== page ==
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About Us

A little history behind Takoma Groove Camp...

Takoma Groove Camp was the brainchild of the original founder and director, Robert Nicholson. The camp was created in 2004 as 'Combo Camp'. Rob had worked for a couple of summers as a music instructor at what he calls "those franchise camps". He observed that even though campers were coming to play music, it was a very stale and unimaginative environment. There was too high of a camper-to-counselor ratio and they were just being taught how to replicate and play cover songs. They weren't learning how to how to write, jam, collaborate or really play their instruments and observe how their sound and musical voice fit into a band.

Rob would often relate the anecdote of how, at the time, he was reading a book on the psychology of teaching music to adolescents and young musicians. The book started off with a quote by the author that said something like this..."Even though we can never recreate the situation of true peer-to-peer musical collaboration...", well that's what Rob decided to do with Combo Camp. He created a place and and an atmosphere where the campers can come and truly have a peer-to-peer musical experience, with the tutelage and support of seasoned musicians.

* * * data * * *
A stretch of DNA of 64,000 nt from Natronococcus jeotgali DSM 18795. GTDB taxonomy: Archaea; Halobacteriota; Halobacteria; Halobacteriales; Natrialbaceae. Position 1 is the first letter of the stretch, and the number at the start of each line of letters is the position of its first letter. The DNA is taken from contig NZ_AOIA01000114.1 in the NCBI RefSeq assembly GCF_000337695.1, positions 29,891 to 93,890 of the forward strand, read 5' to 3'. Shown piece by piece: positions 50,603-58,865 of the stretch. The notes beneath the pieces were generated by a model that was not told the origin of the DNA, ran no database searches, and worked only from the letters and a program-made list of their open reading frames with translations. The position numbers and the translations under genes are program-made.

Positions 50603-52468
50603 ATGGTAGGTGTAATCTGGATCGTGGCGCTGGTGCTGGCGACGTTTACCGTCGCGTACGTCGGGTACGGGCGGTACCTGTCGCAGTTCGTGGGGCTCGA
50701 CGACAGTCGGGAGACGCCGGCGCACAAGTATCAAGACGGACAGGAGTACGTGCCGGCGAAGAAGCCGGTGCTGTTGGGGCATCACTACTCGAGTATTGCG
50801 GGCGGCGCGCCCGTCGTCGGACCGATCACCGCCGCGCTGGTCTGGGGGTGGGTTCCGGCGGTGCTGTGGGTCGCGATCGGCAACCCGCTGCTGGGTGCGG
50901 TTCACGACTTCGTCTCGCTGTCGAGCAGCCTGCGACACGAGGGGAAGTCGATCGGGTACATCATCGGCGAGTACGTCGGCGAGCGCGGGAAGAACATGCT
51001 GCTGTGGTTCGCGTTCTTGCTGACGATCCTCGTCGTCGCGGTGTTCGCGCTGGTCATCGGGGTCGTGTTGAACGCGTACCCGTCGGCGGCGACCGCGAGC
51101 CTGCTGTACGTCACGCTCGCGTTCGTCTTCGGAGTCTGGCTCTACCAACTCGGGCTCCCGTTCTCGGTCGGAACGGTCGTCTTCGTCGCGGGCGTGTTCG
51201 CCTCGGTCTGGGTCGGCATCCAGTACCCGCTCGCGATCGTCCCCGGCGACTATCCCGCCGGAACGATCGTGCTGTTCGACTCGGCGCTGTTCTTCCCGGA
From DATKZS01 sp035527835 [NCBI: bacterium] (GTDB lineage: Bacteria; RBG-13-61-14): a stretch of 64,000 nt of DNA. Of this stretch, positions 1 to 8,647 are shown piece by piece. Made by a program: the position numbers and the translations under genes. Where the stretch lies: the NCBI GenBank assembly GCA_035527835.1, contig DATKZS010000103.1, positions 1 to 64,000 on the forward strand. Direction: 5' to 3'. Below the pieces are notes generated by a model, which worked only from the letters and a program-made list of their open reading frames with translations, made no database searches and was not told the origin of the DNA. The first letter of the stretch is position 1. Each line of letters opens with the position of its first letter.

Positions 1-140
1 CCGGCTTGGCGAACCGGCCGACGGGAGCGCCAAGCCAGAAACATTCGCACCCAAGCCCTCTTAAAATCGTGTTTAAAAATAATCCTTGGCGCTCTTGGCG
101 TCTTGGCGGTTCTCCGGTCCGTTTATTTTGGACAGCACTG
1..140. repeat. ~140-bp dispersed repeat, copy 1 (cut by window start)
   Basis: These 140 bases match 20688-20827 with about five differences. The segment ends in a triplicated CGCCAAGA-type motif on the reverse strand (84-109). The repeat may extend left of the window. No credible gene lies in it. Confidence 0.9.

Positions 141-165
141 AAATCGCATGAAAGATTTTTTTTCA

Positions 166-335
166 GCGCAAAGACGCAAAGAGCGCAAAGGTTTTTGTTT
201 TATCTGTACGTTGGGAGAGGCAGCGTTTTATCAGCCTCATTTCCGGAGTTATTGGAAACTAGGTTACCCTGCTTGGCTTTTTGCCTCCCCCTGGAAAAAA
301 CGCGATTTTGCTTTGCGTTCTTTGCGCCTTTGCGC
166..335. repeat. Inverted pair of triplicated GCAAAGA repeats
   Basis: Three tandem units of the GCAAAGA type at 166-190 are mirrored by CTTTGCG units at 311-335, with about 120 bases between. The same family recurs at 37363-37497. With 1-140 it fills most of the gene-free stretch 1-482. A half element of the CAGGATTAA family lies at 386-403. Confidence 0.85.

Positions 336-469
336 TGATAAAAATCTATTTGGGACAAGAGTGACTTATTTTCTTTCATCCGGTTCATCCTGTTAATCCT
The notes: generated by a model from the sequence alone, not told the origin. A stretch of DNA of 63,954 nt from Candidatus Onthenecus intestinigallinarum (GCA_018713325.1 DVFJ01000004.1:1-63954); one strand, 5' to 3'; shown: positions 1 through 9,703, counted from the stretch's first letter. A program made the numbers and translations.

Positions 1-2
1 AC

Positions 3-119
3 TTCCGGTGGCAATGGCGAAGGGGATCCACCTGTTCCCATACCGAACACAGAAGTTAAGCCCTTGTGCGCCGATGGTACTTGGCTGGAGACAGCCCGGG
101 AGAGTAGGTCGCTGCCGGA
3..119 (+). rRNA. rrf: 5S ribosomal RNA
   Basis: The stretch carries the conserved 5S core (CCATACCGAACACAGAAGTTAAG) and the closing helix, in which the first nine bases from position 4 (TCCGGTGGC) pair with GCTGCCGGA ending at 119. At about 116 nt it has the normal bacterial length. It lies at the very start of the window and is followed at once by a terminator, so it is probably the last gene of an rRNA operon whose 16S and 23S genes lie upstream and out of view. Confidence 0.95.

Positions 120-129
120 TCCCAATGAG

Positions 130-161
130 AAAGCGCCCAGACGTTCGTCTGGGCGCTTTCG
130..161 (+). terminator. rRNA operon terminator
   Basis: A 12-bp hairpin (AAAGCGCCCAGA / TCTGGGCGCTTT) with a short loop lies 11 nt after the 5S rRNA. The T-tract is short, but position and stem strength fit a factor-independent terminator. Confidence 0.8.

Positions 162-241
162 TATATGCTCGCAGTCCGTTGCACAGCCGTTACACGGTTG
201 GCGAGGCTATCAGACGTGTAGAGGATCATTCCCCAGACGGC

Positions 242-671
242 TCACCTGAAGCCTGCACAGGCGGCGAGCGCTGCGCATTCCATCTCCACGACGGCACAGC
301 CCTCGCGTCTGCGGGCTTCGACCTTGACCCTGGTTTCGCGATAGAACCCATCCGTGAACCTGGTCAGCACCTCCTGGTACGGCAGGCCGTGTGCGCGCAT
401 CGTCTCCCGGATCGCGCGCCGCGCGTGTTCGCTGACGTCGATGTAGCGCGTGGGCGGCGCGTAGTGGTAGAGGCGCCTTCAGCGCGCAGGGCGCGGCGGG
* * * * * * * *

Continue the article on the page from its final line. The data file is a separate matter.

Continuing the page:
Rob enlisted the help of other local Takoma Park, Silver Spring and D.C. area musicians to be instructors, and Combo Camp began, being held at the Unitarian Universalist Church in Silver Spring. Some of the camp's past instructors have included...Sarah Fridrich, Paul Foreman & Robert Lighthouse.

Brian Weber was brought on as an instructor in 2006, and has been with camp ever since, starting out as a regular counselor, then joining Rob as co-Director of camp. Brian helped usher in some great new ideas and activities into an already fantastic camp. After the 2012 sessions of camp, Rob decided to part ways with camp and move from the area to pursue career interests in the fields of psychology, musical healing and creative-empowerment counseling. At that time, Brian assumed sole Directorship of camp.

The name of camp was changed in 2009 from 'Combo Camp' to 'Takoma Groove Camp', which was seen as a better description of what the camp ultimately was all about, groove. Grooving better on your instrument, in bands, school, family and life. Grooving better as musicians, friends and people. As Stevie Wonder states, "Just because a record has a groove, don't make it in the groove."